View Full Version : Sight Problem, 1911-A1
January 24, 2005, 11:44 AM
Last week I purchased my first 1911 handgun, a "new-to-me" Springfield Armory 1911-A1. It is one of the "Loaded" models. Over the weekend, shooting it for the first time, I had a problem with the Novak rear sight "walking" as I shot. It is dovetailed into the slide, with a setscrew to lock it down into place. When the setscrew came loose, the sight was very easy to slide in and out of the dovetail notch in the slide. I tried to tighten it, but didn't have the correct allen wrench, as I tightened, the wrench would slip; but, it was tight enough to where I couldn't move it by hand. Then, firing the next magazine, it worked itself loose again, almost falling off.
My questions are: Is the setscrew the only thing that is supposed to hold the sight in place, or should there be a tight friction fit of the sight in the dovetail?
What would be the proper fix; besides tightening with the proper size allen wrench?
Some sort of Lock-tite or compound in the threads and on the mating surfaces of the dovetail?
Fitting a new sight?
Thanks in advance for your help, experience, and expertise.
January 24, 2005, 12:22 PM
The dovetail should be tight, but since it isnt, there is not much you can do with that. At this point, be sure you get the proper allen wrench and some lock-tite. mkae sure the set screw is in good shape, the head not rounded, and tighten it up. You can even dimple the slide a bit where the set screw goes into it for a litle extra security. Then locktite the screw in. It doesn't do much if any good to locktite the surfaces of the sight.
January 24, 2005, 01:04 PM
This is one of the problems with "Generic" factory sight cuts. Ditto on Bill's advice, but I would add a few things that could help. I had a student that drilled and tapped his sight for a bigger set screw and I have done this on several occasions. The screw is to small to suit me. A bigger screw is an easy fix. I also like to do a dimple with a center drill bit where the set screw leaves a mark on the slide. If all else fails, we clean off the dovetail and rear sight with acetone, use a few drops of RED Lok-Tite, and put it in for good. Make sure you sight it in and mark the correct place in the dovetail BEFORE you do this. These screws are softer than the wrench, so make sure you have the allen wrench all the way in before trying to loosen or tighten. Good Luck!
January 24, 2005, 05:28 PM
If the sight is original equipment, call Springfield. They have a good warranty.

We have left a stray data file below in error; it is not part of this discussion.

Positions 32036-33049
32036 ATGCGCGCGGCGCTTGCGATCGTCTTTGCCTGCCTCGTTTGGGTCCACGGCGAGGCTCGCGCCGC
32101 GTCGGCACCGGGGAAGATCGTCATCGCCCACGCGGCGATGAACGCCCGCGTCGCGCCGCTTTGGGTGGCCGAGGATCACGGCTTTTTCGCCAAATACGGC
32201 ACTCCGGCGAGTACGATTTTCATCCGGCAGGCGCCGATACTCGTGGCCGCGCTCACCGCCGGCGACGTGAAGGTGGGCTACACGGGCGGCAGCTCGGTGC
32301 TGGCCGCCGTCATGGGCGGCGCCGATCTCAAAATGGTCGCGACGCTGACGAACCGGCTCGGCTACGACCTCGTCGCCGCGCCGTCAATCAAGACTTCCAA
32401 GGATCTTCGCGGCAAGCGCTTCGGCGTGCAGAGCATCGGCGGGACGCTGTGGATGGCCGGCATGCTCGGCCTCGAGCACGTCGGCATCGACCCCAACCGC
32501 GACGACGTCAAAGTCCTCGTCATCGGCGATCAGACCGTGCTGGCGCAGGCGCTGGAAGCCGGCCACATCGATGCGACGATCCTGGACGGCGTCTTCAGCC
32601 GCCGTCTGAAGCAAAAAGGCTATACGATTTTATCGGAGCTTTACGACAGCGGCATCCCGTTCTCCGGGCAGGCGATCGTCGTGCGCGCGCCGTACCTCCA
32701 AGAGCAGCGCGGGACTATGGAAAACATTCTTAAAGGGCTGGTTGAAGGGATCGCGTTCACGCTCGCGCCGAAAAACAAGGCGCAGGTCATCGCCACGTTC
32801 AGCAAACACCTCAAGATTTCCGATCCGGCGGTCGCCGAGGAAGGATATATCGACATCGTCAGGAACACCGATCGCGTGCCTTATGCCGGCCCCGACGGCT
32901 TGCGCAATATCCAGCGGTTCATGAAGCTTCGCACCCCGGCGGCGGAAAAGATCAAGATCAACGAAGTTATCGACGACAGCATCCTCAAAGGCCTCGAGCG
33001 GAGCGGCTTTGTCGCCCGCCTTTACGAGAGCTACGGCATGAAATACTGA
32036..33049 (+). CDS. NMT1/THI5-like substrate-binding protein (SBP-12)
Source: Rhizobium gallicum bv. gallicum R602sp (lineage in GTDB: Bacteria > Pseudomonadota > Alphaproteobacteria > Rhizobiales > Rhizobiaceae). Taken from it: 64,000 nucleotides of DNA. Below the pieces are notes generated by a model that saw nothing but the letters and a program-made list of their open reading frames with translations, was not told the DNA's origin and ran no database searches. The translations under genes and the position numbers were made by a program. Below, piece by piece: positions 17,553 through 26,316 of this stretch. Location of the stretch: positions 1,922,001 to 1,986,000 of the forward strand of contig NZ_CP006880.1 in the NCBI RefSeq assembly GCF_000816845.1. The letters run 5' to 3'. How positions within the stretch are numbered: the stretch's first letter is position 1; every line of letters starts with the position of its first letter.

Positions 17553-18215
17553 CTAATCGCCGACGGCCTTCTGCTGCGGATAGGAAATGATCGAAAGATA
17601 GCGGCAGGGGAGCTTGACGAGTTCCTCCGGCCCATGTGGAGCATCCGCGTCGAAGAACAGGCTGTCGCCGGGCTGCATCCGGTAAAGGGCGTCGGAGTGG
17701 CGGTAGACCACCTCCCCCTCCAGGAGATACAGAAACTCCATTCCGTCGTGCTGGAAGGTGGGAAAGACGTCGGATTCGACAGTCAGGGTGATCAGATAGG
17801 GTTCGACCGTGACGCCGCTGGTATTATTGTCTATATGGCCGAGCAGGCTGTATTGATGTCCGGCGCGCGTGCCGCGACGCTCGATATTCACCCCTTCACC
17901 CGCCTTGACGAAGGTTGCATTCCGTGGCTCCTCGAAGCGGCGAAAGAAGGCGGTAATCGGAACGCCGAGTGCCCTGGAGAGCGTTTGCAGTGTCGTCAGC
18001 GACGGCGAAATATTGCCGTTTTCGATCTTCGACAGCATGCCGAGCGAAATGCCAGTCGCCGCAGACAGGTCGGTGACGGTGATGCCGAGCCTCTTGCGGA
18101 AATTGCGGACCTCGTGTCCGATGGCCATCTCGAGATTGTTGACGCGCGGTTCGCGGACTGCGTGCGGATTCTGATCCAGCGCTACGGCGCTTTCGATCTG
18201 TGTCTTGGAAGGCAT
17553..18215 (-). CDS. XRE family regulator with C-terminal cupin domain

If not, call Novak and describe the problem. They might ask for dimensions so keep a caliper handy, if you have one.
It should rely mainly on the dovetail - not the set screw, to stay in place. Set screws alone have a poor track record for holding.
If you just want to fix it and forget it, you could degrease the sight and apply a thin coat of nail polish or enamel paint to the underside. Let it dry completely, then tap back into the dovetail. Some of it will shave off, but what remains will eat up the extra space. Tighten the screw with the correct allen wrench.
January 31, 2005, 09:36 AM
Since I work for Wayne I run on to this sometimes on guns where the sight dovetail is not cut by Novaks. There is a cure; put a "gib" in the dovetail and then drive in (a "gib" is a sliver of thin steel placed in the side of the dovetail to "shrink the length of the dovetail).
The other cure I personally use is to use a 5/16 drill rod and with the sight out put the rod on the rear of dovetail at an angle and smack it; this lowers a slot in the dovetail and sight should be tighter - but, there is NO excuse for milling an oversize dovetail.
My dovetails are always (well, almost always!) are to a standard set up on the mill so that the small (worthless) set screw is not even needed. Same with the front, although I always put in the roll-pin.
I'd try the "peening" on the top of the rear dovetail with some red loc-tite. I don't put much stock in Loc-titing in sights.
Sorry this happpened to you!
Now, the real fix for a screwed up dovetail job is to completely mill out the area, silver solder in a block, contour to the slide radius and then make a new cut; this works on front dovetails also - we must do this on most Browning Hi-Powers to fit the rear sight; it is virtually invisible!
P.S. Either carbon or stainless works! Use Brownells "silvaloy." We've never had one come loose.
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